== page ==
Keeping the Ball in the Air

Balls in the airIn his book, Tales of a Dalai Lama, Pierre Delattre tells a story about rules, about games, and about life’s purpose.

Once, he writes, when the Dalai Lama was very young, he was invited to a volleyball game after an interview with a Swedish professor.  The players batted the ball over the net and whenever the ball hit the ground there were, of course, jubilant cheers from some fans.  Others looked on, distraught.

The young Dalai Lama asked the professor to explain why people were playing against each other.  He pointed out the obvious truth:  Every time the ball hit the ground someone needed to be consoled.

The professor explained that points were won when the opposing team missed the ball.

The Dalai Lama was distressed.  “But then the ball must hit the ground all the time. Such a way to play with the human spirit!”

Delattre describes the professor sitting, watching the game, thinking remembering his students batting ideas around, himself offering a concept only to find his student chomping at the bit for an opportunity to prove his argument flawed.

Suddenly, the professor yearned for a class discussion that would keep ideas in the air, allow the human spirit to take flight.  Ashamed, Delattre writes, he left for Sweden with one desire: To go home and to change the rules of the game.

I told this story during High Holy Days and asked my congregants: What if the rules of the game were to keep the ball in the air?

What if we did not wait for others to trip and fall, but actively held each other up?  What if we did not criticize what we felt were mistakes but simply asked others if they could rethink with us – and even consider that we ourselves might have rushed to judgment.  What if we decided that having an ax to grind is equivalent to wishing humiliation and pain on someone else?

WHAT OCCURRED?  The boulder left the mountain.
Who awakened?  You and I.
Language, language.  Co-earth.  Fellow planet.
Poorer.  Open.  Homelandly.

The course?  Towards the unsubsided.
Your course and mine was the boulder’s flight.
Heart and heavy. Adjudged too heavy.
Grow more heavy.  Be more light.

On Erev Rosh Hashanah, I read this poem by Paul Celan, born Paul Antschel.  Celan became one of the most well-known German – and Jewish — poets after the Holocaust.  He was the only member of his family to survive.

That night, I called the people Celan’s “unsubsided.” Class and gender-neutral, stranger in the camp and Israelite from way back, old and young, the unsubsided, I said, all these stood side by side to listen.  I imagined that the boulder’s flight must have been the truth expressed in that moment:  Torah is for us all.  We can stand together to receive truth, work together to understand it, and support each other in making our revelation real:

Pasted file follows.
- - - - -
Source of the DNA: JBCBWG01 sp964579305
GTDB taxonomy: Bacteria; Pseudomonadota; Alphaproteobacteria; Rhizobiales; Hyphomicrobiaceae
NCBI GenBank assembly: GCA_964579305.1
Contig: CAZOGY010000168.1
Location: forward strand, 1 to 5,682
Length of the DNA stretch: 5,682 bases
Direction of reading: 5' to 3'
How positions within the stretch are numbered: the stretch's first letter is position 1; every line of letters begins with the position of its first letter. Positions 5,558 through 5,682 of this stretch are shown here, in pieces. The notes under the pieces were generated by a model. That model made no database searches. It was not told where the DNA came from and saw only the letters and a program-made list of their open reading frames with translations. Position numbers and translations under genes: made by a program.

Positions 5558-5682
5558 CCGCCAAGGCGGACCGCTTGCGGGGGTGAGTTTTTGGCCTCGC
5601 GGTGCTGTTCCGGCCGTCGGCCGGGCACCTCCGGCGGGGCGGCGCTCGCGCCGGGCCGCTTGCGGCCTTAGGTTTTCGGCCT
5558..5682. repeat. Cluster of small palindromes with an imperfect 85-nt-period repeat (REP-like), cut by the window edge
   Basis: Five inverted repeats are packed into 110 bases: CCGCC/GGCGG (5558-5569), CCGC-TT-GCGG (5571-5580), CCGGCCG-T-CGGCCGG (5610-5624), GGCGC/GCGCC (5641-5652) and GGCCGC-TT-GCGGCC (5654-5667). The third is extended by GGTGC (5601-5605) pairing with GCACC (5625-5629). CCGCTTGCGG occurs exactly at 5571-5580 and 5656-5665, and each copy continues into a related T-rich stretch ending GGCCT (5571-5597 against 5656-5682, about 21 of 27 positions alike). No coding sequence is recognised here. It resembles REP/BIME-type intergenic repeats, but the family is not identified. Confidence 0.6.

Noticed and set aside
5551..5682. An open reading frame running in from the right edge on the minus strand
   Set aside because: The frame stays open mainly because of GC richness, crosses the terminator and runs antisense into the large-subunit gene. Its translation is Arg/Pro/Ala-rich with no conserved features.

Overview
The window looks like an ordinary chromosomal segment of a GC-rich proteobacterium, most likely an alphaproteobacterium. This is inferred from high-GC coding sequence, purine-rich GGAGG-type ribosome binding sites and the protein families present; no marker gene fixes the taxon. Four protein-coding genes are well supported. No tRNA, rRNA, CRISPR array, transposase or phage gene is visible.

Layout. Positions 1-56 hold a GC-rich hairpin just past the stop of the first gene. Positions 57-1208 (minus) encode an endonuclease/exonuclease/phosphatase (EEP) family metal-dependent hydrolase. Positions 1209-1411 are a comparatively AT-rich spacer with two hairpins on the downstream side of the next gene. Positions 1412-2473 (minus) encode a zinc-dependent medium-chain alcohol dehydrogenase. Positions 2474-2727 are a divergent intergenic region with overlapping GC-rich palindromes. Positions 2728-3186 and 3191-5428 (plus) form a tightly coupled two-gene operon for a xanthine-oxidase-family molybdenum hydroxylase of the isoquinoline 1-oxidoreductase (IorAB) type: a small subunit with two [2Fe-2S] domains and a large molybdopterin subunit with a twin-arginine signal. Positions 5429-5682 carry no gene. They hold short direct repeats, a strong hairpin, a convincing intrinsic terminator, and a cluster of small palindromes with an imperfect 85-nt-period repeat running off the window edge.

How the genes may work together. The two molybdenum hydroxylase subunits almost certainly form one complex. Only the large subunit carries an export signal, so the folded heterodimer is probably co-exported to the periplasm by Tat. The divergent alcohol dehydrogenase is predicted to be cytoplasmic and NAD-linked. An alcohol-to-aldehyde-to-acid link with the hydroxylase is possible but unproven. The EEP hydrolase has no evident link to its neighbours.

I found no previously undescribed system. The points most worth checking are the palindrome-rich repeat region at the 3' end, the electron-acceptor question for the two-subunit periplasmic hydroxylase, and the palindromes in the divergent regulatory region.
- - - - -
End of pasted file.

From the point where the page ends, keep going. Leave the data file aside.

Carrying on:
Surely, this Instruction which I enjoin upon you this day is not too baffling for you, nor is it beyond reach.  It is not in the heavens, that you should say, “Who among us can go up to the heavens and get it for us and impart it to us, that we may observe it?”  1Neither is it beyond the sea, that you should say, “Who among us can cross to the other side of the sea and get it for us and impart it to us, that we may observe it?”  No, the thing is very close to you, in your mouth and in your heart, to observe it.  (Deut. 30:11-14)

It is close to you.  It is in your mouth and in your heart.

On Kol Nidre I asked my congregants: Can we disavow clinging to agendas, our egos and their needs?  Could we vow to change the rules of the game, to keep the ball in the air?

Should this not be our life’s purpose?

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The Key to the Treasure is the Treasure

Sita Singing in the Rain, Copyright Nina PaleySita Sings The Blues is a full-length feature film produced by Jewish superwoman artist-cartoonist Nina Paley (available for free download at http://www.sitasingstheblues.com/watch.html). In the film, Paley mines an ancient Sanskrit epic to retell an archetypal story: Devoted woman gets done by the egocentric man she loves.

The narrative of the epic (Sita and Rama love, lose, and love again only, in the end, to lose big time) is Paley’s comment on her own ex-husband-bum’s behavior, but the film is ever so much more than that. Envision diamonds and rubies and sapphires, golden tiaras and cascades of silver filigree. Sita Sings the Blues is so dazzling you simply can’t take it in in one go.